Every day, someone else discovers Petra and the gang and it makes me smile to know my characters have taken up residence in someone else’s brain. For a little while, at least.

Want to meet Petra? Lightning in the Dark is available in various formats for your reading pleasure.

 

Mythology Mondays: Dionysus

Every Monday, I highlight a different Greek myth that has woven its way into the Turning Creek series. The first book, Lightning in the Dark, is out now. If you pay close attention to the details, you will see where some of the elements and history of the series originated.

Today’s post is up later than normal. Mea culpa.

I want to talk about Dionysus.

If you are like me, the first image that comes to mind when you think about this Greek god is the song from Fantasia where everything starts out nice, but then the wine comes out and they all get drunk. Looking back, it is an odd choice for a children’s musical.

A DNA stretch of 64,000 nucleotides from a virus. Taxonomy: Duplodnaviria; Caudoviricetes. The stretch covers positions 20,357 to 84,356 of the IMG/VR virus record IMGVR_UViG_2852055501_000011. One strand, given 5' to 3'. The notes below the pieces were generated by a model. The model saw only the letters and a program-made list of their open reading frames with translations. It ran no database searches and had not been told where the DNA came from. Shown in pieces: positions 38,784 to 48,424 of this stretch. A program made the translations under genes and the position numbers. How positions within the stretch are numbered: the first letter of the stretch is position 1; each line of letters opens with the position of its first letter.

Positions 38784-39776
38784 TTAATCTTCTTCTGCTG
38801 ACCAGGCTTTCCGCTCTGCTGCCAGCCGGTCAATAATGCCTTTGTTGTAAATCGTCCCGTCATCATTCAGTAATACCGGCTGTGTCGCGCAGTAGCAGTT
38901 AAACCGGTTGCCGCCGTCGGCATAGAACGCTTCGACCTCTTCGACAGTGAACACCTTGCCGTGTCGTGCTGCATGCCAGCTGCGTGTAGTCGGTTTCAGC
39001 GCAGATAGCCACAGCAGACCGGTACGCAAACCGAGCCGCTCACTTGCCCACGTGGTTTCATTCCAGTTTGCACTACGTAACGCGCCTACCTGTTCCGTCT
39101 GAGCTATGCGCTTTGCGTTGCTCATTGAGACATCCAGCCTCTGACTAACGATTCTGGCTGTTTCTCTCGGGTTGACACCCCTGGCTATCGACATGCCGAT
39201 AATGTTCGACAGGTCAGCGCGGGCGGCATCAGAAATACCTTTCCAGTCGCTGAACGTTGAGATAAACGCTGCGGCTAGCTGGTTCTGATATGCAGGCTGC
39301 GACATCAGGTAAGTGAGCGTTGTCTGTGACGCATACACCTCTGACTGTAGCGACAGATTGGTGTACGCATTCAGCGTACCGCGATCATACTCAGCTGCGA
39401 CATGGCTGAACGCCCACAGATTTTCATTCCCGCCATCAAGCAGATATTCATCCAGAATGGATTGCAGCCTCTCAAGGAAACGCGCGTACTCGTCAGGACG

dionysus

 

Dionysus, known also as Bacchus in later traditions, is the god of the harvest, of wine, of the earth, and fertility. His image runs the gamut from an overweight fun, loving god, to a long haired effeminate youth with an over large phallus. Like many of the gods, his story varies by region. He is most commonly thought to be the son of Zeus and the Theban princess, Semele. He was the only god on Mount Olympus whose parents were not both divine.

Unfortuntely for Semele, Zeus loved her dearly and this did not make Hera, his wife happy. Through trickery, she  got Semele to request to see Zeus’s true face. Being mortal, she could not gaze upon the visage of a god without dying. Before she perished, Zeus removed her unborn son and but him in his own side until he was ready to be born. After he was born (the details on just how he came to be born are sketchy), Hermes carried the infant Dionysus to the nymphs of Nyse. He lived in a cave by the sea for nine years.

“So the God of the Vine was born of fire and nursed by rain, the hard burning heat that ripens the grapes and the water that keeps the plants alive.” – Edith Hamilton